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The Download

The Download: AI coding assistants, and China’s app disputes

Plus: the world is nearing crisis climate tipping points

This is today's edition of The Download, our weekday newsletter that provides a daily dose of what's going on in the world of technology.

Millions of coders are now using AI assistants. How will that change software?

Two weeks into the coding class he was teaching at Duke University in North Carolina this spring, Noah Gift told his students they’d no longer be working with Python, one of the most popular entry-level programming languages. Instead, they’d be using an AI tool called Copilot, a turbocharged autocomplete for computer code, to use Rust, a language that was newer, more powerful, and much harder to learn.

Gift isn't alone. Ask a room of programmers if they use Copilot, and many now raise a hand. Like ChatGPT with education, Copilot is up-ending an entire profession by giving people new ways to perform old tasks.

With Microsoft and Google about to embed similar AI models into office software used by billions around the world, it’s worth asking exactly what these tools do for programmers. And just how big a difference will they make? Read the full story.

—Will Douglas Heaven

Chinese apps are letting public juries settle customer disputes

If you’ve ordered food through a delivery app lately, you’re probably familiar with the feeling of frustration when you have to wait too long for your order or, when you finally receive it, the food isn’t what you asked for. These feelings are then often exacerbated by the difficulty of trying to make things right via app. 

Meituan, the most popular food delivery app in China, has proposed one solution: inviting ordinary users to serve on “juries” that weigh in on disputes between other customers and restaurants. It could be anything from missing rice to not-spicy-enough noodles to the food being completely cold.

And beyond helping resolve grievances for others, it turns out users are having quite a bit of fun being “cyber judges.” Read the full story.

—Zeyi Yang

This story is from China Report, our weekly newsletter giving you the inside track on all things tech in China. Sign up to receive it in your inbox every Tuesday.

The must-reads

I’ve combed the internet to find you today’s most fun/important/scary/fascinating stories about technology.

1 Earth is lurching toward catastrophic climate tipping points
Once we breach them, experts warn it’ll unleash untold, irreversible damage. (The Guardian)
+ COP28 could be on the verge of promising to ban fossil fuels. (BBC)
+ The flawed logic of rushing out extreme climate interventions. (MIT Technology Review)

2 How to avoid a second OpenAI breakdown
A better board structure might be a good place to start. (Wired $)
+ Has it really only been a year since ChatGPT was released? (NYT $)
+ What’s next for OpenAI. (MIT Technology Review)

3 Alibaba’s new AI model is trained on TikTok dancers
It’s ripping off their work and creating a worse AI version. (404 Media)

4 Twitch is shutting down in South Korea
It’s one of the world’s largest esports markets, but running Twitch there is proving too expensive. (TechCrunch)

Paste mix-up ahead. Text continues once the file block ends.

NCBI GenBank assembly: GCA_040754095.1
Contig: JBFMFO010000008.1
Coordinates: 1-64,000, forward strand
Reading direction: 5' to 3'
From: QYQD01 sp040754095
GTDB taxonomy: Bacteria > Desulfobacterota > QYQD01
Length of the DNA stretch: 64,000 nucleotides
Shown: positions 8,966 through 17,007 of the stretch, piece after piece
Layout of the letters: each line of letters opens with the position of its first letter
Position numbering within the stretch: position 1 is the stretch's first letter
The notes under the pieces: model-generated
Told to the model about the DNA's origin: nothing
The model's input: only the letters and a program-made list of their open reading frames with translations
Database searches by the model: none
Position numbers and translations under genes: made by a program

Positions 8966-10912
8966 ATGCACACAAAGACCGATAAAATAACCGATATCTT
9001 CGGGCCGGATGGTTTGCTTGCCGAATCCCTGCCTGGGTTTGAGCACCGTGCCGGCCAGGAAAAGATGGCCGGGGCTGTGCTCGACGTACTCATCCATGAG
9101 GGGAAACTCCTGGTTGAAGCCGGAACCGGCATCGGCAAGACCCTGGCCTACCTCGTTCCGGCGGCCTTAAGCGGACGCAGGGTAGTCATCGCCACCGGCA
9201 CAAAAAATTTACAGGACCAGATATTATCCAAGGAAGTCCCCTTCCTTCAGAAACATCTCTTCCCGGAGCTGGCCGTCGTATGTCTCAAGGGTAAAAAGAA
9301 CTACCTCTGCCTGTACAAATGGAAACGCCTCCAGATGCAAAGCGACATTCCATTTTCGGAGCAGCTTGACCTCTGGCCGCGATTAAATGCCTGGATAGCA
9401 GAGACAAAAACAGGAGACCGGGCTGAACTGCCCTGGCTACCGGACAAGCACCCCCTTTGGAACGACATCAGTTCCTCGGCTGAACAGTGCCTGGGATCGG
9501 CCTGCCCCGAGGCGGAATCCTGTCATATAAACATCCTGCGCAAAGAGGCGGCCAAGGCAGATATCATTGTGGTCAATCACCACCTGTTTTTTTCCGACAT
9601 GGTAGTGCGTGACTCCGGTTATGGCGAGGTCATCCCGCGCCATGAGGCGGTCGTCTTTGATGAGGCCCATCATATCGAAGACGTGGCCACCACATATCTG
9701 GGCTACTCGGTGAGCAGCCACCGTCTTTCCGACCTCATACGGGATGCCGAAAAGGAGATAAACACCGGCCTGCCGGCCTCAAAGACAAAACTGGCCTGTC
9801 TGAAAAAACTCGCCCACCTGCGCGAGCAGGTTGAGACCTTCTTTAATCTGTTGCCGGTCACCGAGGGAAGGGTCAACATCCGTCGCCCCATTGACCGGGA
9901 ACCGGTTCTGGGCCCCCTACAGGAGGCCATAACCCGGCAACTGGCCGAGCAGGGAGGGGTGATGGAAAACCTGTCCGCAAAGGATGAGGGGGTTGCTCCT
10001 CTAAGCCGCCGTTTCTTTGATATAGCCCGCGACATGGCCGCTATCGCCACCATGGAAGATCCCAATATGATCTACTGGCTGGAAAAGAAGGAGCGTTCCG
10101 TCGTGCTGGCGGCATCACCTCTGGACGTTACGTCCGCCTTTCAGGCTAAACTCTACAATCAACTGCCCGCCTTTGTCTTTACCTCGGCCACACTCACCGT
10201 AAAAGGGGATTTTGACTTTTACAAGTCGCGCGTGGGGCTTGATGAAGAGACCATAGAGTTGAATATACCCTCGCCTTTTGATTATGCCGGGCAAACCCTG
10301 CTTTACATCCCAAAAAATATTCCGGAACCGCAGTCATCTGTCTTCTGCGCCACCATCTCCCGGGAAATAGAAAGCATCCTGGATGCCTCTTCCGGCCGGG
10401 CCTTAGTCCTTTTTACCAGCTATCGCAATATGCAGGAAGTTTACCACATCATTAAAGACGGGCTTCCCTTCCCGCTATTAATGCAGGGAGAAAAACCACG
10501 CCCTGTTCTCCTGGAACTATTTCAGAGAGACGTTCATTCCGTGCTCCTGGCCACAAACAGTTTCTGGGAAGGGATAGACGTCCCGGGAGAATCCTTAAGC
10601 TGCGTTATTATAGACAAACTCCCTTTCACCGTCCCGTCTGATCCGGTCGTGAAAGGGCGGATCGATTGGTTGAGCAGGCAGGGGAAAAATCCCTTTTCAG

5 The carbon credit market is on the brink of booming
But a lack of guardrails mean many of its trades could end up being far from fair. (FT $)
+ The war in the Congo has kept the planet cooler. (The Atlantic $)
+ The growing signs of trouble for global carbon markets. (MIT Technology Review)

6 Minnesota mail workers aren’t allowed to blame Amazon for delays
They’ve been warned by postal management to keep schtum—or risk repercussions. (WP $)
+ Amazon workers are quitting in droves right now. (Insider $)
+ The company’s pilots are fed up too. (Wired $)

7 Meet the man who developed drugs to treat his children’s deadly disease
Now John Crowley has set his sights on making drug reviews faster and smoother. (WSJ $)
+ This family raised millions to get experimental gene therapy for their children. (MIT Technology Review)

8 What are we looking for in space?
When we say ‘life,’ we don’t really know what that looks like. (The Atlantic $)

9 You should beware crossing delivery drivers in Brazil
Or you might just find your home being bombarded by fireworks. (Rest of World)

10 Why it feels like your phone is bankrupting you
Phones used to be one-off purchases. Now, they demand more and more money from us. (NY Mag $)

Quote of the day

“It’s a heartwarming story of love, of loss, of hope and of joy. But most of all, it’s a wonderful sleep story.”

—The AI-generated voice of actor Jimmy Stewart recites a bedtime story for sleep and meditation app Calm, the New York Times reports.

The big story

This is how AI bias really happens—and why it’s so hard to fix

February 2019

If we want to be able to fix bias in AI, we need to understand the mechanics of how it arises in the first place.

We often shorthand our explanation of AI bias by blaming it on biased training data, but the reality is more nuanced. Bias can creep in long before the data is collected as well as at many other stages of the deep-learning process—and can be incredibly hard to fix. Read the full story.

—Karen Hao

We can still have nice things

A place for comfort, fun and distraction in these weird times. (Got any ideas? Drop me a line or tweet 'em at me.)

+ All hail the golden mole—recently rediscovered after being thought extinct for over eight decades!
+ The British Film Institute’s list of the 101 greatest films you’ve never seen is a great untapped resource.
+ Star Trek’s cast has carved out a remarkably robust second collective career: as video game voice actors.
+ Master of Puppets, but make it…folky.
+ The new GTA VI trailer looks out of this world.

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Illustration by Rose Wong

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